Construction and quantification of a toroidal bubble apparatus
Hobbs, Allen L.
Denardo, Bruce C.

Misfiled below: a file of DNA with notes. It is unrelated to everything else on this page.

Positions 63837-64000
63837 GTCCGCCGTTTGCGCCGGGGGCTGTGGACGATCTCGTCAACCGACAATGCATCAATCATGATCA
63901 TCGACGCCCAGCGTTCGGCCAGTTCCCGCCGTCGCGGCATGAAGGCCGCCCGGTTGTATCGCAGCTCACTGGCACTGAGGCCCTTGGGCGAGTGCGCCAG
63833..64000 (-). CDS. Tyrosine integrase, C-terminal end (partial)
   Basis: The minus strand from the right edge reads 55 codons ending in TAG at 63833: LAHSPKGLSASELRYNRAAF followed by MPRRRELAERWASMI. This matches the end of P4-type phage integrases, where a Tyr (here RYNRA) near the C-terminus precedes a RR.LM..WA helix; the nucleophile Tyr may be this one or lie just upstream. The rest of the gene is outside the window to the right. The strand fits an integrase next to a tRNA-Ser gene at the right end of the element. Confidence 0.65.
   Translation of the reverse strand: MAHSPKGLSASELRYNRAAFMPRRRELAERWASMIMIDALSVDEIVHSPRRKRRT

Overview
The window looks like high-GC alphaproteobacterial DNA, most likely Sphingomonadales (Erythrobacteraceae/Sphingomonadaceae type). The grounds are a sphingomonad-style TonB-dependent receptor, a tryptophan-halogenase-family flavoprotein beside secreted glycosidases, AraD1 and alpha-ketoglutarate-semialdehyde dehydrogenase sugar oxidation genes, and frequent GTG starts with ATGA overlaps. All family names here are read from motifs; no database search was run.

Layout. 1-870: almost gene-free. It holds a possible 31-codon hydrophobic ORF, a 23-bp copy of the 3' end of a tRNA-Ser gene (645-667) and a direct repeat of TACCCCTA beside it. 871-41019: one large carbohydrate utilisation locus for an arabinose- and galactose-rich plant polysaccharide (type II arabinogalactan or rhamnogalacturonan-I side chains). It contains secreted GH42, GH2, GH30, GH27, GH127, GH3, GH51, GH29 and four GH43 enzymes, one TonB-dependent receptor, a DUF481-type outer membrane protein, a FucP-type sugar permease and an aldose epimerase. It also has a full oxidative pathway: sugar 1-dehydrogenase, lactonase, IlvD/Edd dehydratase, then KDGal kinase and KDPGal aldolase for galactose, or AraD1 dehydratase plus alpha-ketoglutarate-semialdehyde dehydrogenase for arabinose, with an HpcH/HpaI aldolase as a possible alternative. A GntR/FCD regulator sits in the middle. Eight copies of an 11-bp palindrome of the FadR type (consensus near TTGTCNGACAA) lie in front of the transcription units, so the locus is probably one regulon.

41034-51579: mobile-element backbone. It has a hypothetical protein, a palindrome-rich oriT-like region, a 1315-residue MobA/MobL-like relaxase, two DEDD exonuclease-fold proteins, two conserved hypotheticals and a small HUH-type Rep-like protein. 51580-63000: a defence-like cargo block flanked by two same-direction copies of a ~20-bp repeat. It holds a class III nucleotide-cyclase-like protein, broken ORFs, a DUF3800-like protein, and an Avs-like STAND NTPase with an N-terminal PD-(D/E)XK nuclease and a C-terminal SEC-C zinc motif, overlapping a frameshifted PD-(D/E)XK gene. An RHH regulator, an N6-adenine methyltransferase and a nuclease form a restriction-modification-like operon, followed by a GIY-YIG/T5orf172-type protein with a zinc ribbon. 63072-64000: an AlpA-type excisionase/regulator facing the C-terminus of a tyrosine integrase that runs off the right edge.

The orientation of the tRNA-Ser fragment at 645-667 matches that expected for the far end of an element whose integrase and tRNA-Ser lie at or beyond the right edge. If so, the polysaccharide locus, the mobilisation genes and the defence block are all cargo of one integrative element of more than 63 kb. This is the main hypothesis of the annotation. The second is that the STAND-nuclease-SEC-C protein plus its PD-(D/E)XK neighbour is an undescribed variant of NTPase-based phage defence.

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A toroidal bubble is a vortex ring with a gas core in a liquid. Current interest in toroidal bubbles is partially due to the discovery that small toroidal bubbles can occur in the cavitation collapse of a spherical bubble near the surface of a solid. This can occur near a propeller blade, causing both damage and acoustic emission. Another motivation is that dolphins generate a rich variety of large vortex bubbles. The objectives of this thesis are the construction of an apparatus that generates large toroidal bubbles in a tank of water, and the establishment of the parameter space in which toroidal bubbles occur. The apparatus employs a variable electrical input, interchangeable solenoid valve, interchangeable needle valve, and pressurized nitrogen gas. The tank is an acrylic cylinder with diameter one foot and height four feet. It is observed that whether or not a toroidal bubble forms is highly stochastic. This is studied by varying several parameters of the apparatus. Preliminary results of possible acoustic emission are presented. Future work with the apparatus is discussed, including digital photography of toroidal bubble formation and the effect of ensonification on the motion.
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